Speculative Japan 2

Title: Speculative Japan 2
Editor: Edward Lipsett
Publication Year: 2011
Publisher: Kurodahan Press
Pages: 269

Speculative Japanese 2 (subtitled “‘The Man Who Watched the Sea’ and Other Tales of Science Fiction and Fantasy”) is a collection of thirteen stories ranging in length from four to forty-eight pages. Half of the stories are from the late seventies and eighties, and the other half are from the past decade, with the most recent being published in 2007. These stories, which were selected for translation based on a Japanese SF magazine reader survey and the editor’s own taste, range from fantasy to magical realism to hardcore science fiction. In fact, the stories are so varied in genre that “speculative fiction” does indeed seem to the only label capable of describing them.

Speculative Japan 2 is an excellent anthology without even a single dull story. The premise or idea behind each story in the book is uniquely fantastic. In Enjoe Toh’s “Freud,” a family gathers at the house of the narrator’s recently deceased grandmother only to find twenty clones of Sigmund Freud hidden under the tatami mats and beneath the floorboards. In Issui Ogawa’s “Old Vohl’s Planet,” the inorganic life forms inhabiting a planet with an extremely volatile atmosphere are threatened with annihilation and must rely on the vast reserves of their hereditary memory to send a distress signal to the stars. Kajio Shinji’s “Emanon: A Reminiscence” tells of a man’s brief encounters with separate incarnations of a woman who is able to remember all of her former lives. Kobayashi Yasumi’s “The Man Who Watched the Sea” describes a world in which time flows differently at different altitudes from the perspective of two time-crossed lovers. Nakai Norio’s “Mountaintop Symphony” chronicles the tribulations and victories of an orchestra tasked with the performance of a piece of music that spans dozens of years and requires instruments that haven’t been invented yet.

The longest story in the collection, Tani Kōshū’s “Q-Cruiser Basilisk,” is told from the perspective of a petty officer on a spacecraft with a five-man crew. In the dead of space, the narrator’s ship encounters a much larger craft that seems to be a remnant of a war that ended two hundred years ago. The vessel is, as the narrator puts it, a “ghost ship,” and, despite his trepidation, the narrator finds himself recalling classic adventure tales by the likes of C.S. Forester and Robert Louis Stevenson. Despite the narrative static generated by detailed descriptions of naval battle maneuvers executed in space, the story is genuinely creepy as the narrator and his fellow crew members board the empty ship. As the narrator reads the captain’s log, the reader is drawn into an even stranger tale of uncertain fates and eerie distortions in space. Along with its echoes of the adventure tales alluded to by the narrator, “Q-Cruiser Basilisk” resonates with the plots and themes of postwar American space fiction, as well as with classic existential speculative fiction such as Nelson S. Bond’s “And Lo! The Bird.” The story is satisfyingly old school but fresh enough to feel like a plot from a contemporary animated short film.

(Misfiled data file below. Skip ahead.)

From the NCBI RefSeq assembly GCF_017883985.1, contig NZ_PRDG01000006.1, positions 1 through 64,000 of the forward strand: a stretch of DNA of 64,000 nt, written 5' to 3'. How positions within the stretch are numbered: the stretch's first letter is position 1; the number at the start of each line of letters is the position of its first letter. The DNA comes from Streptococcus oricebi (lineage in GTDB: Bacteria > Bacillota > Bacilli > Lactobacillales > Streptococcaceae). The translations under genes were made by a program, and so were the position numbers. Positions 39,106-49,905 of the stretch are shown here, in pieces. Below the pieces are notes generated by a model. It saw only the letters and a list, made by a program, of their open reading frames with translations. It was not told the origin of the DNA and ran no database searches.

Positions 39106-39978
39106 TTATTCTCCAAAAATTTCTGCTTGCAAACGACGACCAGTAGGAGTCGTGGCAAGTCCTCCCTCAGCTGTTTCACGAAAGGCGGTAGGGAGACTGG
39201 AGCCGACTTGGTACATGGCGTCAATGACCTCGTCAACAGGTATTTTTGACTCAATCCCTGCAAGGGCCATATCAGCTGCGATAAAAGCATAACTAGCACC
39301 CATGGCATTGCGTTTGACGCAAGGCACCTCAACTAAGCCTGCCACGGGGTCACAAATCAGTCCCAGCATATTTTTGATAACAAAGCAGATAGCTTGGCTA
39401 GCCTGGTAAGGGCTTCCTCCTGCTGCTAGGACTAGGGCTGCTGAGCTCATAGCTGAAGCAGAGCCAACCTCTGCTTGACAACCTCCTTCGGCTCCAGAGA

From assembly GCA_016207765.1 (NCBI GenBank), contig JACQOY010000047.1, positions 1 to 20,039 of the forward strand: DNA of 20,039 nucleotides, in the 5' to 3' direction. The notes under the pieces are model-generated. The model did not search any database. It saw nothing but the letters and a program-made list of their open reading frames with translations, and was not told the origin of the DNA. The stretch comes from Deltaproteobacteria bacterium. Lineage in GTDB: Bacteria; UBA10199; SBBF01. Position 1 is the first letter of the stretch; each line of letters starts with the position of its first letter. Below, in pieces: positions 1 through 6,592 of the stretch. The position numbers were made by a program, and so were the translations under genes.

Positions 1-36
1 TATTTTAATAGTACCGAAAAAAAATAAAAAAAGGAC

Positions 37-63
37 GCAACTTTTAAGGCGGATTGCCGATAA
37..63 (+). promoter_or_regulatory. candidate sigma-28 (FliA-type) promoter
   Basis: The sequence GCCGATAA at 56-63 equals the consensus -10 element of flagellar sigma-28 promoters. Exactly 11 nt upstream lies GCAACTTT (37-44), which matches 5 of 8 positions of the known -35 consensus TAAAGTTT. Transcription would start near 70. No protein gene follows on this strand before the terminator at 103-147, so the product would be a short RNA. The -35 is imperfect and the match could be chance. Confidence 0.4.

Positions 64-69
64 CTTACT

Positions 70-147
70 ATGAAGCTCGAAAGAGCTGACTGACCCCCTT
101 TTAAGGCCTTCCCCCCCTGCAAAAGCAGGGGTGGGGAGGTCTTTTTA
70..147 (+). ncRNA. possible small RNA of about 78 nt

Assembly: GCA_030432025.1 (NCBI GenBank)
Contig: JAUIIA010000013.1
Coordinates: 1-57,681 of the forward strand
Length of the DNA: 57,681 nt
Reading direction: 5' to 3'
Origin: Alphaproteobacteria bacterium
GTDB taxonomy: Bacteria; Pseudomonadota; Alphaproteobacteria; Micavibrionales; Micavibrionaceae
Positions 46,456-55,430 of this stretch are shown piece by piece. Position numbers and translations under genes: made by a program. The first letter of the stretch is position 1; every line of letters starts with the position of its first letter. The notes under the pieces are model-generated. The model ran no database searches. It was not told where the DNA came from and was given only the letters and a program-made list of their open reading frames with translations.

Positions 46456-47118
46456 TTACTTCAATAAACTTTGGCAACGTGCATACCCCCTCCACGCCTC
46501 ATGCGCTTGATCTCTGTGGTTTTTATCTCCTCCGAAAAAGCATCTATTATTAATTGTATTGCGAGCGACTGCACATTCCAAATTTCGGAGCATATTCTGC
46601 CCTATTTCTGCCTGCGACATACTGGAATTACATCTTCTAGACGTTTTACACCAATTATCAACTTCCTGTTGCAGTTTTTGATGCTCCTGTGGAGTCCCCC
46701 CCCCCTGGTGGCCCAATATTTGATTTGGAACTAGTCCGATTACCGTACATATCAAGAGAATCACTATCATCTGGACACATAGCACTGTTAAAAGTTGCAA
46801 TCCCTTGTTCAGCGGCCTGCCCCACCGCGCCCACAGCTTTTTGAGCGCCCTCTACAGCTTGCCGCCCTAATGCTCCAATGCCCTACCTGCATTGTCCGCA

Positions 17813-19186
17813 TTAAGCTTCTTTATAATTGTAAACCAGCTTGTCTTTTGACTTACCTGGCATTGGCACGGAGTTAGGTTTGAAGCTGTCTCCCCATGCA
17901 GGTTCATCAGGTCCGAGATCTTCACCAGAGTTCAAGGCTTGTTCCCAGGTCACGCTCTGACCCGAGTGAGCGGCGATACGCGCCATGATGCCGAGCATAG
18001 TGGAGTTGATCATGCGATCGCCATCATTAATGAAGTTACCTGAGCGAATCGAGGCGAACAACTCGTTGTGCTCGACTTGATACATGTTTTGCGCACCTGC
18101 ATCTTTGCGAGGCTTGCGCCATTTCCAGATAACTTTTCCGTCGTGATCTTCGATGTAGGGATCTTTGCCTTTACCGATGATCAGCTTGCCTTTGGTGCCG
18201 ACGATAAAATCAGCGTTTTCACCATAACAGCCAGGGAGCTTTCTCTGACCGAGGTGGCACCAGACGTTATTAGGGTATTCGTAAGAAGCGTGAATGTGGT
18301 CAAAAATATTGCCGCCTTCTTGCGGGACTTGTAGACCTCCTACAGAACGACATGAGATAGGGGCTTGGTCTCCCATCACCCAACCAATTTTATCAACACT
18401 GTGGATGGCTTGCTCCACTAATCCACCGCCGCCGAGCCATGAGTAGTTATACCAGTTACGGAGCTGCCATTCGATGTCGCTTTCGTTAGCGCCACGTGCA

My two favorite stories in the collection were more fantasy flavored. In Ōhara Mariko’s “The Whale that Sang on the Milky Way Network,” a young man on a backwater agricultural planet waits eagerly for a circus that visits a certain seaside town once every four years. When the circus finally comes again, the young man befriends one of its performers, a whale who can supposedly fly through space. He confesses his love for a local politician’s pop star daughter to his new friend, and he and the whale hatch a plan to leave the planet and become famous together, which succeeds spectacularly. Takagi Nobuko’s “Melk’s Golden Acres” at first seems like a normal work of realist fiction, as it opens with a Japanese traveler’s impressions of the Austrian countryside and the abbey above the town of Melk. The narrator recounts the history and treasures of the abbey, especially those of its library. After touring the library himself, the narrator is addressed by an old man who had been gazing at one of the room’s stained glass windows. The old man claims that his wife is in the window, and the narrator, intrigued, follows him to a nearby restaurant where he learns more about the old man’s life. The story then takes a slow turn towards the surreal before closing in an entirely unexpected fashion. Whereas I enjoyed “The Whale that Sang on the Milky Way Network” because of its whimsy and sense of adventure, I loved “Melk’s Golden Acres” for its grounded yet beautifully descriptive language and the way it toes the line between realism and fantasy, leaving a multitude of possibilities open to the reader.